From Father Steven - May 28, 2023
Dear Parishioners of Immaculate Conception,
My name is Gabriel Malachi Hanley, I am twenty-eight years old and in preparation for my presbyteral ordination next year, I have just been assigned deacon to Immaculate Conception here in Marlborough. Although I can say today that I am very happy with the vocation that the Lord is giving me, rest assured that it hasn't always been the case. I was born and raised in Framingham, MA to my father, Stephen Hanley, a Boston native, and my mother Ana Hanley, who came to the United States from Dominican Republic when she was seventeen. My family was always involved in the Church, and ever since I was young, my parents sought to instill in us the faith as the most important element of our lives. However, seeing how different my family was from those of my friends and relatives, I was embarrassed of my faith. And it did not stop there, being the fourth of six children, I felt that I was eclipsed by my siblings and that I didn't really have a place in the family. So, I set out to create an identity for myself.
I started getting into all sorts of different hobbies: basketball, skateboarding, guitar, singing, graffiti art and a number of other things. Each hobby became a way for me to be noticed and appreciated; it was by way of these hobbies that I sought the approval of my parents, friends and family. Nevertheless, however much I excelled at one of them, I was never satisfied. As much as I tried to make myself happy, I couldn't. And so, the cycle of dissatisfaction continued. All the while, I became more distant from the Church. Although I would be attending mass, I was starting to become doubtful if anything I did in the Church really had any meaning. But even while I was distancing myself from God, he did not abandon me.
When I was seventeen, during a retreat, I felt that there was an interior voice that, without words, was urging me to leave everything behind and to pursue a vocation to the priesthood. My first reaction, like Jonah, was to run in the opposite direction. I kept on with my dream of going to Art school, hoping to have a career in graphic design, and to one day have a wife and family of my own. After High School, I attended Montserrat College of Art for a semester, but still that interior calling wouldn't leave me alone. I wanted to take time off to discern what the Lord was asking of me. Soon after, the opportunity arose for me to have an experience in the Holy Land, serving at the Pilgrim's House called the Domus Galilee. There, for seven months, I lived something of a monastic life, revolving around work and prayer. I would make beds, wash windows, serve in the restaurant, clean toilets as well as many other tasks. On Sundays we would take a break from work and would visit one of the many different holy sites around. The miracle was that I was finally happy.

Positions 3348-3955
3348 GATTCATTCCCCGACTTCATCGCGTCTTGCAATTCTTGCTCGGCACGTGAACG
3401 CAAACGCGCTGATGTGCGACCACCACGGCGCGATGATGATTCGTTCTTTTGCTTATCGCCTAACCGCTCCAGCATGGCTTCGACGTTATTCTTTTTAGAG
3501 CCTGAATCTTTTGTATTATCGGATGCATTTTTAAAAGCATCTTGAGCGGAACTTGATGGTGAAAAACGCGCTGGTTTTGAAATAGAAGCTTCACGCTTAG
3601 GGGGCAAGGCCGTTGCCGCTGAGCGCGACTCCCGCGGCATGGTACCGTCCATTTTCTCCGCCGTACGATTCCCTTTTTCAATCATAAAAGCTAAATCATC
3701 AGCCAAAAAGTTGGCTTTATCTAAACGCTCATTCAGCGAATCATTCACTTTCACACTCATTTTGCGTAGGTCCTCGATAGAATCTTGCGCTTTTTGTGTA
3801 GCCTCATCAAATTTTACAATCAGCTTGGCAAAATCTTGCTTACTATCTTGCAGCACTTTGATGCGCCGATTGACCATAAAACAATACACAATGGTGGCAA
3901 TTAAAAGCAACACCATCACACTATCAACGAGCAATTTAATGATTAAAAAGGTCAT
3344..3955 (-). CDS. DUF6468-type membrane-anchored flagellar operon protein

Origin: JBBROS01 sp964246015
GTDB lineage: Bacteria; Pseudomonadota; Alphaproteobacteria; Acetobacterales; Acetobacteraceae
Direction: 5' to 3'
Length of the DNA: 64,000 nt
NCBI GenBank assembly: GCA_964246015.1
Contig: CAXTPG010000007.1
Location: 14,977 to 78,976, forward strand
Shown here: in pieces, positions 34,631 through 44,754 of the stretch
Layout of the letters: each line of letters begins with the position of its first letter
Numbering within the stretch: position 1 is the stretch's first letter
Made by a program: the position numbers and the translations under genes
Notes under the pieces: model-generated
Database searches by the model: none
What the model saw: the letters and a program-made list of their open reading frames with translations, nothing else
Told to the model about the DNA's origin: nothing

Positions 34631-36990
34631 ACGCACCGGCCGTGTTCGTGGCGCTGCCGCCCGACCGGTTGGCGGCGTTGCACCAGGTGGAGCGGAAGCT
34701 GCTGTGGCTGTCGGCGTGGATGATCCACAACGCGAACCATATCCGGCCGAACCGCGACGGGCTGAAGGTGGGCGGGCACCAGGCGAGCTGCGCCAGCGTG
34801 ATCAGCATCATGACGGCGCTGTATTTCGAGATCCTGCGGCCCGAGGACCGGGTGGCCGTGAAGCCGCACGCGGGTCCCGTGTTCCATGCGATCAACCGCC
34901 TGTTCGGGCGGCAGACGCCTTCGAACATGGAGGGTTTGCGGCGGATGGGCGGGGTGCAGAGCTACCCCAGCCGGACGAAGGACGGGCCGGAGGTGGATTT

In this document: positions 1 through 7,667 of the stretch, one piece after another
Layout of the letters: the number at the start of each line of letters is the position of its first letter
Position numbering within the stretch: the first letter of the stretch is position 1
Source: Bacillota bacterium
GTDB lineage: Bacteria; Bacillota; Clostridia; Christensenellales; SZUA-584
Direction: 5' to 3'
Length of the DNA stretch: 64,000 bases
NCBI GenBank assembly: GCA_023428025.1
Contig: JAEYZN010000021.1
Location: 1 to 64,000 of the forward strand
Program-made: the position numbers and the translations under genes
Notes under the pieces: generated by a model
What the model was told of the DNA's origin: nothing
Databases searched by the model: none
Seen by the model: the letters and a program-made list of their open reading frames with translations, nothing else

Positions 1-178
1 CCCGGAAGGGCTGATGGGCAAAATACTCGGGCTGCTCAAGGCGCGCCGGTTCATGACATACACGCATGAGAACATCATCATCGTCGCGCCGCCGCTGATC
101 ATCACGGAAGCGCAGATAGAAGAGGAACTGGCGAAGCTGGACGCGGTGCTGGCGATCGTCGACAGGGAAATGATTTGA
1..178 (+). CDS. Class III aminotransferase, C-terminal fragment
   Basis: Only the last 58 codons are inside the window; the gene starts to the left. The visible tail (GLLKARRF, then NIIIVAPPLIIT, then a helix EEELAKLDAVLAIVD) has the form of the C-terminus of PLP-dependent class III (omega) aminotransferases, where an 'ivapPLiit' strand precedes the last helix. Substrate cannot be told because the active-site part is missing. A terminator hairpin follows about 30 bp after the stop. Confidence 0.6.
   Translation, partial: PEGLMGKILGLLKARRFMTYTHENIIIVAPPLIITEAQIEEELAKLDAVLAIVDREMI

It became clear to me, that when I wanted to do my own will I was miserable and left feeling like I never measured up. But even with the simple tasks that I was doing while I was there in Israel, it was as if my life had so much more meaning. This led me to be open to the vocation to the priesthood and so I decided to enter the Seminary.
For the past eight years I have belonged to the Redemptoris Mater Seminary of Boston and I have never been happier. These last three years, as part of my formation, I spent doing mission work, first in Kansas and Missouri, and then in northern and central California. It was an incredible experience to be able to announce the Good News of Jesus Christ in all of these different places.
Nevertheless, throughout the years in the seminary, I believe one of the most important things that I have discovered is that God does not choose the qualified, but qualifies those that He chooses. That is to say that, God has not called me to this vocation, because I am better than others or more holy, but simply because he loves me and desires to reach many people through me. The vocation that God has given is hardly about myself, but is really about all those He seeks to draw to Himself through my ministry. And, yes, often times I feel that I fall short, but the with the help of God's grace, we are able to do even the impossible. This calling to the priesthood, and right now as a deacon, is really a gift to love in a distinct way. I look forward to serving here at Immaculate Conception and ask that you continually pray for me so that I may always cling to the Lord in the mission He has entrusted to me.
Yours in Christ,
Deacon Gabriel Malachi Hanley
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Father Steven Clemence